Marilyn French Hubbard reinvents the National Association for Black Women Entrepreneurs
Marilyn French Hubbard may have broken down the barriers in her genes.
At the very least, that’s the central theme of his resume.
His mother, Mabel J. French, was Michigan’s first black mortgage banker. While still a teenager, French Hubbard was one of the first black women to hold a salaried office position at General Motors Corp., and after earning an associate’s degree from Ferris State College in 1968, she became one of the few black female court reporters in Detroit.
After earning a bachelor’s degree from the University of Detroit Mercy, French Hubbard went self-employed and started a coaching and professional development business for women. Through this work, she discovered an unmet need.
“People were reaching out to me, telling me they wanted to be like me, they wanted to be in business. Well, I knew my business, but I didn’t really know about entrepreneurship,” she said.
So in 1979, she founded the National Association of Black Women Entrepreneurs, a Detroit-based networking and advocacy group that grew to connect 5,000 people across the country. It was the first organization dedicated to serving “the entrepreneurial and intrapreneurial needs of African American women,” said French Hubbard.
“We didn’t know we were making history,” Hubbard said. “We were just entrepreneurs trying to make it happen.”
The network has been featured in Black Enterprise, Essence, and the Wall Street Journal, among other national outlets. Its conferences – the largest attended by 1,000 people – have attracted corporate sponsors such as Comerica Bank, Federal Express and Anheuser-Busch.
French Hubbard ran NABWE as a volunteer, forging his own path in corporate life at the same time. Chrysler Corp. recruited her to become one of its first black car dealerships, and although she went through a two-year training program, she ultimately decided that a dealership wasn’t for her. Instead, she embarked on a 20-year career in healthcare, working in training and organizational development for Health Alliance Plan and as a vice president at Henry Ford Health System. She earned an MBA and an honorary doctorate from Central Michigan University along the way. She retired from Henry Ford 12 years ago as Vice President of Community Partnerships and Director of Diversity.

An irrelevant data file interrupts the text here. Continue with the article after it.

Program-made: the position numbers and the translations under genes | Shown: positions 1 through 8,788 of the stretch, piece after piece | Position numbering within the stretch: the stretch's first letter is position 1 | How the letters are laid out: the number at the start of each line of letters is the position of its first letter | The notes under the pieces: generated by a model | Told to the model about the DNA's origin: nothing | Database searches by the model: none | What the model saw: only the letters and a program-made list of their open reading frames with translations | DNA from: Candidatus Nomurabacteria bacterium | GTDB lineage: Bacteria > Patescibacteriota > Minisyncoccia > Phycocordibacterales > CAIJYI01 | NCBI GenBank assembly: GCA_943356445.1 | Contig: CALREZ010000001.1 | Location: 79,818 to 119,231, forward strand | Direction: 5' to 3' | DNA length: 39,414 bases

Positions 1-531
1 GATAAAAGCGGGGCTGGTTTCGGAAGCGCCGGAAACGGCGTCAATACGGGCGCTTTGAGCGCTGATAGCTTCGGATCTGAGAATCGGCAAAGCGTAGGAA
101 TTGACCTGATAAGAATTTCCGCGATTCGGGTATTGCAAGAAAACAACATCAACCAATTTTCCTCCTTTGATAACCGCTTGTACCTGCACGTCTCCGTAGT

But his work is not finished. Today, she is reinventing NABWE as a hub for intergenerational learning and a chance to pass on the legacy of pioneering black women in business. She is also a care advocate, working with the Ralph C. Wilson Foundation on a program that aims to support family caregivers.
“My life’s mission and passion is to improve the legacy, economic status, health and well-being of women, their families and their communities,” said French Hubbard, who is 75. “Most of the work I’ve done has been driven by this mission.”
She spoke to Crain’s Detroit Business about her journey as an entrepreneur, the burdens and blessings of being “unmanageable,” and her hopes for the future of black women’s entrepreneurship.
- Tell me a bit about your childhood and your career.